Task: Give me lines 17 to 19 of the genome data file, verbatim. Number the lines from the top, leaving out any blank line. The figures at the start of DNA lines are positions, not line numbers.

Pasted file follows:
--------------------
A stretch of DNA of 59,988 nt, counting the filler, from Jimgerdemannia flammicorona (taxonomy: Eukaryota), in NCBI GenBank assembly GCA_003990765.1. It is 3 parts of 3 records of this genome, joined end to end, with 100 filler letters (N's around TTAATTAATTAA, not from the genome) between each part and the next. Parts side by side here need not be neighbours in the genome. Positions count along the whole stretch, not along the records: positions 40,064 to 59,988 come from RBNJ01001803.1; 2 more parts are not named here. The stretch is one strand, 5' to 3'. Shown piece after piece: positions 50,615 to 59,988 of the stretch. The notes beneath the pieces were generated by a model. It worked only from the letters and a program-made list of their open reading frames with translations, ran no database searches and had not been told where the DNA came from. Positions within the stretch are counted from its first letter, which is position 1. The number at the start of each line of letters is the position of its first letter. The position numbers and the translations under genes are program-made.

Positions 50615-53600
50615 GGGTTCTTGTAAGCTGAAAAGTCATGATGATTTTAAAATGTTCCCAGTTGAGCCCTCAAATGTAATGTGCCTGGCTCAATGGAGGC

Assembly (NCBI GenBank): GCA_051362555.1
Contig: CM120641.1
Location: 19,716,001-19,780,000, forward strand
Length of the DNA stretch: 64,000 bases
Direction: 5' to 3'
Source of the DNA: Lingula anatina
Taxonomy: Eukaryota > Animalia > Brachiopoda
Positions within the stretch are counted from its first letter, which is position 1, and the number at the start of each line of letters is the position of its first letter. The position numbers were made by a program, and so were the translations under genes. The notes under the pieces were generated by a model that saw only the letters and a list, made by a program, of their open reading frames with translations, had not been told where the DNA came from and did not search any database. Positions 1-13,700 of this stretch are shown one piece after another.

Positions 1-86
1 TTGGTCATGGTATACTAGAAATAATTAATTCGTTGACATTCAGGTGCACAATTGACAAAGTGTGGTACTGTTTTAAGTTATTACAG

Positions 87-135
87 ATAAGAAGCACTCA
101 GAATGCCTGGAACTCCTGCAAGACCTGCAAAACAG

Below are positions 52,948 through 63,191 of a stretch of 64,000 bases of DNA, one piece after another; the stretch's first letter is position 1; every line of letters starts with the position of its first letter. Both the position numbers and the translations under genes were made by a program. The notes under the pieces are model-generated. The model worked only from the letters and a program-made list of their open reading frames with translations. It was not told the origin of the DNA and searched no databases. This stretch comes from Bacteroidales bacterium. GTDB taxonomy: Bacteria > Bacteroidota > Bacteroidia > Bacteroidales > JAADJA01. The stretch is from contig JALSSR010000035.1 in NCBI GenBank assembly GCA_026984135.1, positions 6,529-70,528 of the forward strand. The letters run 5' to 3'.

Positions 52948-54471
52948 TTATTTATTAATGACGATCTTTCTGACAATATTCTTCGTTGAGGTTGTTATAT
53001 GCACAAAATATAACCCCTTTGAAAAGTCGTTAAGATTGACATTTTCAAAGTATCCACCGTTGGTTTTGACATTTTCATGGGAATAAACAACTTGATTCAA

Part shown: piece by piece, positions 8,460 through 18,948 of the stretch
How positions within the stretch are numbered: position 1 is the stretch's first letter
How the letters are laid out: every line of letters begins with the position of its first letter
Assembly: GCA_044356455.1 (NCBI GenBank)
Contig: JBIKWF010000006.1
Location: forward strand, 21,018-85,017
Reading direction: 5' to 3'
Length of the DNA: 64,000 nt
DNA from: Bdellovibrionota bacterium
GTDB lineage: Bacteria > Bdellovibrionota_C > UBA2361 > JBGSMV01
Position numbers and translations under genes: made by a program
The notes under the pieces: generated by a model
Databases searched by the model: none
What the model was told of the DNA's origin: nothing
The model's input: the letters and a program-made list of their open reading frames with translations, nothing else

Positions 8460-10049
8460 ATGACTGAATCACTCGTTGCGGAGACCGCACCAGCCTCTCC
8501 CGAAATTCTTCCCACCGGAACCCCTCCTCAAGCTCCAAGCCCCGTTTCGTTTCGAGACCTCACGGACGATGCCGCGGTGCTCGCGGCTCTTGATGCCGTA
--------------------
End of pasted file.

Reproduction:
Below are positions 52,948 through 63,191 of a stretch of 64,000 bases of DNA, one piece after another; the stretch's first letter is position 1; every line of letters starts with the position of its first letter. Both the position numbers and the translations under genes were made by a program. The notes under the pieces are model-generated. The model worked only from the letters and a program-made list of their open reading frames with translations. It was not told the origin of the DNA and searched no databases. This stretch comes from Bacteroidales bacterium. GTDB taxonomy: Bacteria > Bacteroidota > Bacteroidia > Bacteroidales > JAADJA01. The stretch is from contig JALSSR010000035.1 in NCBI GenBank assembly GCA_026984135.1, positions 6,529-70,528 of the forward strand. The letters run 5' to 3'.

Positions 52948-54471
52948 TTATTTATTAATGACGATCTTTCTGACAATATTCTTCGTTGAGGTTGTTATAT